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Video transcript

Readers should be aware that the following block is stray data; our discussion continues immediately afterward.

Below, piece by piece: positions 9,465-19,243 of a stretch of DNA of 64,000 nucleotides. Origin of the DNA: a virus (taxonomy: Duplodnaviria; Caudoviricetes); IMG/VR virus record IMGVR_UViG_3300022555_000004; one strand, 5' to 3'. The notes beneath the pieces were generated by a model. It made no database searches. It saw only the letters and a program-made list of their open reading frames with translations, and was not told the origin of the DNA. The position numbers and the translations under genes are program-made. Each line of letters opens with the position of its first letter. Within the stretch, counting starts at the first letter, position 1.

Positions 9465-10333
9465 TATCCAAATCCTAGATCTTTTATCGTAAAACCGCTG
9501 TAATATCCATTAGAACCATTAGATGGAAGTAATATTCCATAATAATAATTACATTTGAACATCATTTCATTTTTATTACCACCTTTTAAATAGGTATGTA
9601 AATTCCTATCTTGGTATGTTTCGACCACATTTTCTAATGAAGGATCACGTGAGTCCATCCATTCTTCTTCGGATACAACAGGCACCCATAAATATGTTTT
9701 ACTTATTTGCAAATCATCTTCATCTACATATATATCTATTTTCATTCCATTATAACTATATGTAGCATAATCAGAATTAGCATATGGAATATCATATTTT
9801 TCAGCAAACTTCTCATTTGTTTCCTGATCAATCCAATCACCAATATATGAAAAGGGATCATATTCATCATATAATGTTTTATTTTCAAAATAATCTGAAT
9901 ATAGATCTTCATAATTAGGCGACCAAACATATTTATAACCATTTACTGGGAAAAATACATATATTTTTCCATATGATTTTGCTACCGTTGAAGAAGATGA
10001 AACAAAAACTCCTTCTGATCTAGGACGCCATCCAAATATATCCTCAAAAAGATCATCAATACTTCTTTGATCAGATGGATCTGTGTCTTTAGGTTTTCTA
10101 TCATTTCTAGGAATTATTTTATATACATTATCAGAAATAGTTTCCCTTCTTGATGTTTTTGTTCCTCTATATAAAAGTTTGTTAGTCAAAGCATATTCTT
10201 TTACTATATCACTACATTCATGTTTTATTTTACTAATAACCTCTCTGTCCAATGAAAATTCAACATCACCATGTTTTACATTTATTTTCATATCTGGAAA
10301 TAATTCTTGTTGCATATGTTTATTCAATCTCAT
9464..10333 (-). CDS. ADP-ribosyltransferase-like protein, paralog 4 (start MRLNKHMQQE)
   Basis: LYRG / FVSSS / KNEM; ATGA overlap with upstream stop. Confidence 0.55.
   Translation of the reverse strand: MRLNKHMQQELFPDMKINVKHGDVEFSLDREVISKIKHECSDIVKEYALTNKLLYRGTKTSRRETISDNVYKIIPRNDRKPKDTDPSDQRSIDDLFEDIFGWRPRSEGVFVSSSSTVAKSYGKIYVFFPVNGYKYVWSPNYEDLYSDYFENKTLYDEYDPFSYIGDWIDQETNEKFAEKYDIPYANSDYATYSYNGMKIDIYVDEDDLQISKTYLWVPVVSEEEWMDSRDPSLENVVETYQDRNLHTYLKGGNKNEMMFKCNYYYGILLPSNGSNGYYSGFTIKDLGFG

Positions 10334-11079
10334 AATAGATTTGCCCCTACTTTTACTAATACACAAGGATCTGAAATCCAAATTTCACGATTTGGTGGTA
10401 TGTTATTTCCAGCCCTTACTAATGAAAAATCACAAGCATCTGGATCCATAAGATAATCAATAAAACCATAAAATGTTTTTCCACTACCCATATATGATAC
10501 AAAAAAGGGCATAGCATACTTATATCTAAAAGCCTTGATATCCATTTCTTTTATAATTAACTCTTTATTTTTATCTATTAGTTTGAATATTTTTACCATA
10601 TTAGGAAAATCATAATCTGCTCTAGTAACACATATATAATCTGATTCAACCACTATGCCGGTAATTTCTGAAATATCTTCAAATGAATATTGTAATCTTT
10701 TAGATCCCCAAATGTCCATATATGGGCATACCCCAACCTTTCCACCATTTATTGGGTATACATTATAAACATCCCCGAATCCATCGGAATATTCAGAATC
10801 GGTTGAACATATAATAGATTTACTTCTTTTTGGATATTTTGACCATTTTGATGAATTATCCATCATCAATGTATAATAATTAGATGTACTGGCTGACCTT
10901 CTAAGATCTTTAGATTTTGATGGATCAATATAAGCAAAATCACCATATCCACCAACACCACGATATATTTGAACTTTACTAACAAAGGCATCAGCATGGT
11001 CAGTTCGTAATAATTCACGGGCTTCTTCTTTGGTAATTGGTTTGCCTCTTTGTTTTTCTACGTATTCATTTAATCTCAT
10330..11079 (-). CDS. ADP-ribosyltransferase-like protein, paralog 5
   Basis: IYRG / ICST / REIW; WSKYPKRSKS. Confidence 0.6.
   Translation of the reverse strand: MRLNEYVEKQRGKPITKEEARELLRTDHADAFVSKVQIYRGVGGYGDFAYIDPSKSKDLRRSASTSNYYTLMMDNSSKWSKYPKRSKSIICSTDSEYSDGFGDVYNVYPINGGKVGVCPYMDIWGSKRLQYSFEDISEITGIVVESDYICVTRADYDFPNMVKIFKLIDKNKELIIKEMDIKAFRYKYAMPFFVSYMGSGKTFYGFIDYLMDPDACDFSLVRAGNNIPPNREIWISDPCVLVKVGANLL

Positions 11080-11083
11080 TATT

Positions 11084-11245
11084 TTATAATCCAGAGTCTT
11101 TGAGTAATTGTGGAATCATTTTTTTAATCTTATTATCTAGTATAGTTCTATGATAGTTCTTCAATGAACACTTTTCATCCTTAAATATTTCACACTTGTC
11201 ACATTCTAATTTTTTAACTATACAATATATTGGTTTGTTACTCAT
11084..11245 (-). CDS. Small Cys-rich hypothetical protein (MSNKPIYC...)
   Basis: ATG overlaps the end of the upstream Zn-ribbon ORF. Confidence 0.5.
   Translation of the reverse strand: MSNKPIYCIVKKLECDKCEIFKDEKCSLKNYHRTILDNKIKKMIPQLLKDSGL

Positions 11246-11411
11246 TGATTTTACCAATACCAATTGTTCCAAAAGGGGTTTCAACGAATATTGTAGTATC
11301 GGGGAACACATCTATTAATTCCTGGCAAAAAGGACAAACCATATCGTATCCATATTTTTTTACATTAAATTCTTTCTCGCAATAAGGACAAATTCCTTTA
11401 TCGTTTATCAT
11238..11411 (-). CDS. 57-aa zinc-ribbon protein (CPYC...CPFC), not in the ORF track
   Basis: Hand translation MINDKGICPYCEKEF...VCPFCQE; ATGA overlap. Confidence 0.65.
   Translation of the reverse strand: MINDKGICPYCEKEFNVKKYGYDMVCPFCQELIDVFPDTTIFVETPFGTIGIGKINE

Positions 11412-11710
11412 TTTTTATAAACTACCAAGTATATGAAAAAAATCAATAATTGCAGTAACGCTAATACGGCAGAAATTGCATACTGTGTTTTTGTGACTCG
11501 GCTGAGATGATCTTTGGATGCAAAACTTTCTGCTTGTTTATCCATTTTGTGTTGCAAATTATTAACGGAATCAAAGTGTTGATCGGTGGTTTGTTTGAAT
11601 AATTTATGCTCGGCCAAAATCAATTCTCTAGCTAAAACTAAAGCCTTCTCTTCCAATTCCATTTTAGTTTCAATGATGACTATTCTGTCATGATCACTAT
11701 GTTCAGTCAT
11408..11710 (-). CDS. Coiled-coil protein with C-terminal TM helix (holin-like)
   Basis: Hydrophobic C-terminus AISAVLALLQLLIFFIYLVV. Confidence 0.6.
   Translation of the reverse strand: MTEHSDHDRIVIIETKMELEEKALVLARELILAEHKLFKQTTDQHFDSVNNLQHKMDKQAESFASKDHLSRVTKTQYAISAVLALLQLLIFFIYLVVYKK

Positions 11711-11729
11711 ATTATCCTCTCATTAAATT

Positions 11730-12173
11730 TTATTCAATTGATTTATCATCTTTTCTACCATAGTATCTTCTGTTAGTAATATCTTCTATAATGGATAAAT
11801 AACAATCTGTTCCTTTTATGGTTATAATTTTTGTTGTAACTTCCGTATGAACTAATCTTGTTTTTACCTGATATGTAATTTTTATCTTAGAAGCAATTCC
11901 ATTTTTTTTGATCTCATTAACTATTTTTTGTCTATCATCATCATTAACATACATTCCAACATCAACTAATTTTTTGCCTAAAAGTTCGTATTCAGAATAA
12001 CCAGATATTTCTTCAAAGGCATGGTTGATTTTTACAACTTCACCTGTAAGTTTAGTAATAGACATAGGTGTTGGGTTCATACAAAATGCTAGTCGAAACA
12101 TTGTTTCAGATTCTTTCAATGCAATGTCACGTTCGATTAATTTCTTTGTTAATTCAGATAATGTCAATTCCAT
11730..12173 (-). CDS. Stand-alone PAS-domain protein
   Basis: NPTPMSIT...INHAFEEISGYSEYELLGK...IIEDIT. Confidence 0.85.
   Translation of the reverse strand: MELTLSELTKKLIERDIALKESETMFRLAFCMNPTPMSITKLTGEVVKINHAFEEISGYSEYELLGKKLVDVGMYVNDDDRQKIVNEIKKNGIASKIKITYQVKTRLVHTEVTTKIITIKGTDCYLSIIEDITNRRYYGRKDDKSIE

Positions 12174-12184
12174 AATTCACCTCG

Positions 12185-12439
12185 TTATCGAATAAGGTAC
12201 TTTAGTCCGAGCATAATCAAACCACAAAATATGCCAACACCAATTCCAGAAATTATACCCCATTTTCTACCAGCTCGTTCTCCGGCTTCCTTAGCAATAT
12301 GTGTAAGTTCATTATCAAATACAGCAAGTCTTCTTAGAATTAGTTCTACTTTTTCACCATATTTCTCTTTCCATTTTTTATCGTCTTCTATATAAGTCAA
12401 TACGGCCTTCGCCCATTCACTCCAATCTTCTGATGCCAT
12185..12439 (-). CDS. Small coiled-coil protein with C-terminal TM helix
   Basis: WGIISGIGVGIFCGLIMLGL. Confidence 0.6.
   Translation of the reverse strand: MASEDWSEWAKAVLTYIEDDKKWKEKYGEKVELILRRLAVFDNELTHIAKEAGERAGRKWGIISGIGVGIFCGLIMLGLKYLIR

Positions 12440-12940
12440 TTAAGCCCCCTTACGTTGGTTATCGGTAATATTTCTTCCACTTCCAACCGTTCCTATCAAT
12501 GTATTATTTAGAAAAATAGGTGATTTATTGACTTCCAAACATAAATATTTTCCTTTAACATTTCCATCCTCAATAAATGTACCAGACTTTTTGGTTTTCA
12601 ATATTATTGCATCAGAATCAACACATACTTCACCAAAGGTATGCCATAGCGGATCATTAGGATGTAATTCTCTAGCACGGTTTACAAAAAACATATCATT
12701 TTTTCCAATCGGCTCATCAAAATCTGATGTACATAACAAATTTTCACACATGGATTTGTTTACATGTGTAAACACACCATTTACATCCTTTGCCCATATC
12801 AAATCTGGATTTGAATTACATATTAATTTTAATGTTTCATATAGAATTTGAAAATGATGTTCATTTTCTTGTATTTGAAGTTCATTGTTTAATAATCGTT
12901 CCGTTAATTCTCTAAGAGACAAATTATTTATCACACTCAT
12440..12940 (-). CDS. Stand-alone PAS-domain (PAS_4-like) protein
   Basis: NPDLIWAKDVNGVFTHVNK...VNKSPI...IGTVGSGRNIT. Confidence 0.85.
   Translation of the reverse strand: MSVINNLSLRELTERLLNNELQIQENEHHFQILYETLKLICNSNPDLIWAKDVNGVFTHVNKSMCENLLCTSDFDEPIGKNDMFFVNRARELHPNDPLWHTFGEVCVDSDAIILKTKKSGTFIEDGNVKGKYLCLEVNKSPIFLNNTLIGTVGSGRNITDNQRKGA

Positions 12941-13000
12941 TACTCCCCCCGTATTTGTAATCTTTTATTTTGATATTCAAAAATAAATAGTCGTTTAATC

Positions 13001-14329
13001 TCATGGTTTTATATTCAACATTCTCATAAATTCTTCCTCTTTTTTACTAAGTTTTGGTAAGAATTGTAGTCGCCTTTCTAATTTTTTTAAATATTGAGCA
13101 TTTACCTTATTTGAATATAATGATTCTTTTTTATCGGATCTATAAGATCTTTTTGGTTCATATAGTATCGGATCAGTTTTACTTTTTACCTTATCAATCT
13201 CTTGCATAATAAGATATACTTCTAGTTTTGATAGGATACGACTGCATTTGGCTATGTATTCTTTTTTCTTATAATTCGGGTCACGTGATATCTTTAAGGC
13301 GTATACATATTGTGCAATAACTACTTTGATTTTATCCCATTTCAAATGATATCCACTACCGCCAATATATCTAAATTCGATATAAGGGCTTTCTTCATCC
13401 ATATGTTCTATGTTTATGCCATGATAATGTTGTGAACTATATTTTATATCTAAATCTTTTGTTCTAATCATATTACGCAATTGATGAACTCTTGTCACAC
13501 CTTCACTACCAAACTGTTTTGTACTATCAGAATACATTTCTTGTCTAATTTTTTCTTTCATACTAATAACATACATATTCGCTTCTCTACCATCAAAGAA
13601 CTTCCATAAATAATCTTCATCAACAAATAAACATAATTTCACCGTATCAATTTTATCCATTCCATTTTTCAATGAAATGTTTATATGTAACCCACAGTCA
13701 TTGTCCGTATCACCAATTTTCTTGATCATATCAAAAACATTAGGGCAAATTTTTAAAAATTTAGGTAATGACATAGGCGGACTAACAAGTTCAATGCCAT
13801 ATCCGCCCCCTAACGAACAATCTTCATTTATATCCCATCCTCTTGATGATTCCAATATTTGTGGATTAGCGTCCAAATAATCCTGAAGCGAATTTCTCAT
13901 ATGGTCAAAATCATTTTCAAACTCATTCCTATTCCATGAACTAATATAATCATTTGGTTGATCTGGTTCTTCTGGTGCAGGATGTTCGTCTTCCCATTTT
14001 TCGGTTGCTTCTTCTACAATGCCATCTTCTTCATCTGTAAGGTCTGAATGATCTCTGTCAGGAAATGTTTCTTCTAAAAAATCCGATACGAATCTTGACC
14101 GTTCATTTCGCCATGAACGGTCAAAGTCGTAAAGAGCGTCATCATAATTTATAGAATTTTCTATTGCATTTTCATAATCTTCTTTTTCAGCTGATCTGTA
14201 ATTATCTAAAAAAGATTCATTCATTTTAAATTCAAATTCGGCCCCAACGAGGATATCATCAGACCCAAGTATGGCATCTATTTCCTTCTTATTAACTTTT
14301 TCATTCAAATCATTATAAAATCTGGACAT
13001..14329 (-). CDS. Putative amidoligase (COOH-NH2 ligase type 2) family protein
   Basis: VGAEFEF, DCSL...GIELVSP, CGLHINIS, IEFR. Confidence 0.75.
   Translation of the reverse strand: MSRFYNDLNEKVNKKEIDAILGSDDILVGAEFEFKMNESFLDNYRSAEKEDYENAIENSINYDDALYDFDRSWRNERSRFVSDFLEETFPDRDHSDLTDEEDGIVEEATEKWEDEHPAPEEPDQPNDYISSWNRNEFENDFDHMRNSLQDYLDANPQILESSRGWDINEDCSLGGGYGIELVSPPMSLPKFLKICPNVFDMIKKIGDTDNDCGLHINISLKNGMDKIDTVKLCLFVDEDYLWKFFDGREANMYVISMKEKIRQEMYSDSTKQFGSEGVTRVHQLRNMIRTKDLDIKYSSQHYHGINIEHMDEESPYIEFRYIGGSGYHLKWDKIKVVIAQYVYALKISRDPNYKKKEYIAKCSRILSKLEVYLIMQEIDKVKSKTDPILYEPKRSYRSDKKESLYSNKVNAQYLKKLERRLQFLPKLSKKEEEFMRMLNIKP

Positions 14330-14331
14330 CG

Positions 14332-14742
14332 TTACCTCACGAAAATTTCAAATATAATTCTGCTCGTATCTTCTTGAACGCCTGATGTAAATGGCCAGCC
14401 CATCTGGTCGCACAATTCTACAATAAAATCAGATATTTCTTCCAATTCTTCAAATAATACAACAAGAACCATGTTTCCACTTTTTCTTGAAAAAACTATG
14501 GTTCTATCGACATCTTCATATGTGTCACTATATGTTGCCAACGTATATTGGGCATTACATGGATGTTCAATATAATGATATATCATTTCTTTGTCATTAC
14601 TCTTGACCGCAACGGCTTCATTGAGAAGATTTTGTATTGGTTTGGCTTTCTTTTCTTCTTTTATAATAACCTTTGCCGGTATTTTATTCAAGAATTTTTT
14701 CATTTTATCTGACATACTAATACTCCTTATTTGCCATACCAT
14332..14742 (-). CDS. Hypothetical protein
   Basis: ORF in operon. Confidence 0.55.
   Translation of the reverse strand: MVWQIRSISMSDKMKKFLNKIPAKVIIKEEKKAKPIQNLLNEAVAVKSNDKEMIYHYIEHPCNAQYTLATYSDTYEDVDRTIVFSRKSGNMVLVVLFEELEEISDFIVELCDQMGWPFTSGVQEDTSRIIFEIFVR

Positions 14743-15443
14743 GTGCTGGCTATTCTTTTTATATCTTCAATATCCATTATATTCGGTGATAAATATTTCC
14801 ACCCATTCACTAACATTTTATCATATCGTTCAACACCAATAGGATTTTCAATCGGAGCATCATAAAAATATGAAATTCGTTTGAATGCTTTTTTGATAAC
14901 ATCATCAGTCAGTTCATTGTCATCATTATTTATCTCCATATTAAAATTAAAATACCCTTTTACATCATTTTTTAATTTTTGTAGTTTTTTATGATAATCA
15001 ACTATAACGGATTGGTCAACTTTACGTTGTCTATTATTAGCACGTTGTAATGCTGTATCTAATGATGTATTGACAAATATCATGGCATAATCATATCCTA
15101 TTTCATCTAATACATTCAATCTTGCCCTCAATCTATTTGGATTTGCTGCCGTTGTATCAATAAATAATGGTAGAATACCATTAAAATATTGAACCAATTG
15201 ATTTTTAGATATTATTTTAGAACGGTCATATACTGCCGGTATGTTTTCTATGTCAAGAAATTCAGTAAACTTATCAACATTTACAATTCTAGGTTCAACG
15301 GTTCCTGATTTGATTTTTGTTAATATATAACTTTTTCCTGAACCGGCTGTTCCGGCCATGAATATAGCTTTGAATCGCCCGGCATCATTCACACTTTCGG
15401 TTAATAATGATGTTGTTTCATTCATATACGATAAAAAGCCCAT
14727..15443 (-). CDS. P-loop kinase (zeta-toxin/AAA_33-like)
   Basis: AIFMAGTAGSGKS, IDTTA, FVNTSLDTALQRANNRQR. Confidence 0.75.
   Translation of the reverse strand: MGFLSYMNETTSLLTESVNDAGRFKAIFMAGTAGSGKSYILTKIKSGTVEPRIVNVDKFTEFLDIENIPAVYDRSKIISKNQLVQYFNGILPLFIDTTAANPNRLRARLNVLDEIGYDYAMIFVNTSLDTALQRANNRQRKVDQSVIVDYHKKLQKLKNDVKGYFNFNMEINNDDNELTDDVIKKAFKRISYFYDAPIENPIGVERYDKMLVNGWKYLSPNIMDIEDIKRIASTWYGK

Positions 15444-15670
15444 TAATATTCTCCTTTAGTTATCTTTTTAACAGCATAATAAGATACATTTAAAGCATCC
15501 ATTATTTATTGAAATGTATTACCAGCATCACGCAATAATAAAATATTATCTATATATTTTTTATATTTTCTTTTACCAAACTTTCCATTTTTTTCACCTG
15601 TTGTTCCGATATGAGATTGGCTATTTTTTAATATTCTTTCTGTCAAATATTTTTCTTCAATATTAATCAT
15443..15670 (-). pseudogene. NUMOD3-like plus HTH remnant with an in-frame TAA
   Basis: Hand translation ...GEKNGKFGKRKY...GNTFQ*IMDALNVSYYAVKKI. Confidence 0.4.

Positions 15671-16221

so managing schizophrenia is a tricky business typically the main problem that we want to try to manage our psychotic symptoms like hallucinations and delusions using medications that are called antipsychotics now antipsychotics can be broken up into older drugs sometimes called first generation antipsychotics or we can shorten that to fga and these guys are also called typical and then the newer drugs are called second-generation antipsychotics or SGA's and these ones can also be called atypical now most of these work by blocking a specific type of receptor called dopamine receptor d2 we're not exactly sure why blocking these receptors has been shown to help with psychotic symptoms we just know that they're helpful for most of the people that take them now SJS are actually usually preferred over FGA s because they usually have less side effects that induce movement disorders like Parkinson's ISM these movement types side effects are also called extrapyramidal side effects and the main difference between FGA s and s JS is thought to be that SGA's have this tendency to block serotonin receptor v h t2 with a higher potency than FG a's and block dopamine receptors less than FG a's and this has been shown to lead to less extrapyramidal side effects that's not to say that there are no side effects at all though the SGA side effects will depend on their type okay so depending on what stage the persons in we'll try to focus on different treatments so let's say that someone has their first episode of psychosis and we want to treat it we would say that they're in the acute phase and the acute phase is the very early stages where the person is having the first episodes of psychosis or this also includes when they're relapsing after not having episodes of psychosis for a while and our goal here is to reduce the severity of psychotic thoughts and behaviors and patients that are having their first episodes often respond better than those that are relapsing and so they might be able to take lower doses of their medication but because everybody responds so differently to antipsychotic medications they'll often be quote unquote trialed to find the right antipsychotic for each person so let's say that we give our patient one of our FGA s this seems to help with their psychotic symptoms meaning things like delusions and hallucinations tend to be down but they're experiencing spasms in movements as a side-effect knowing this we might switch to SGA's that tend to produce less movement related side-effects and after these trials of different medications we eventually find the ones that are right for this patient and their symptoms are reasonably controlled at this point they're essentially recovered from the acute phase and enter the stable slash maintenance phase and our goal in this phase is to prevent relapse so we're minimizing symptoms and we're trying to improve any areas of life that have been impaired like relationships or work capabilities at this point therapy might be added into the treatment plan to help and we might focus on things like stress reduction as well as creating support networks of family and friends and finally emphasizing the importance of minimizing the use of drugs and alcohol now in this phase of treatment even though psychotic symptoms might be under control managing side effects of the medications themselves is a really important part of managing schizophrenia and improving quality of life now one helpful mnemonic that might help us look for side effects is she was me which stands for the following sedation which is a state of being calm or sleeping hypotension which is low blood pressure extrapyramidal movement related weight as in weight gain anticholinergic things like dry mouth blurred vision constipation sexual dysfunction metabolic or glucose tolerance and endocrine like hyperprolactinemia which is high levels of prolactin in the blood and a lot of times schizophrenia also comes with other symptoms besides psychosis right like depression and manic depression and depression will usually be treated with antidepressants where manic depressive episodes can be treated with mood stabilizers so with all this known what's usually the prognosis for patients well unfortunately relapse are relatively common even those that are on antipsychotic medications see relapse is about 20% of the time those not being treated with antipsychotics though are significantly higher and have about a 75% chance of relapse additionally after each relapse the stable baseline of functioning usually gets worse so like if you're currently stable and being treated but still have some side effects and symptoms after an episode of psychosis in relapse you might come back to a baseline that's worse than before and there are a couple factors that seem to be associated with a worse prognosis and simply being male is one of them but we're not quite sure why an earlier onset seems to also be associated with worse prognosis and finally a strong family history of schizophrenia meaning the more family members that have schizophrenia the worse the outlook on your prognosis is with that said though positive symptoms like delusions hallucinations and disorganized thinking and behavior typically improve over time and with treatment unfortunately though negative symptoms that tend to be socially debilitating like apathy or flat effect tend to get worse over time and it's also unclear at this point why this is the case and finally another difficulty with treating schizophrenia is non-compliance with medications and treatments and this is a huge huge issue and about 50% of patients within the first 1 to 2 years will be non-compliant in some way which tends to make the prognosis even worse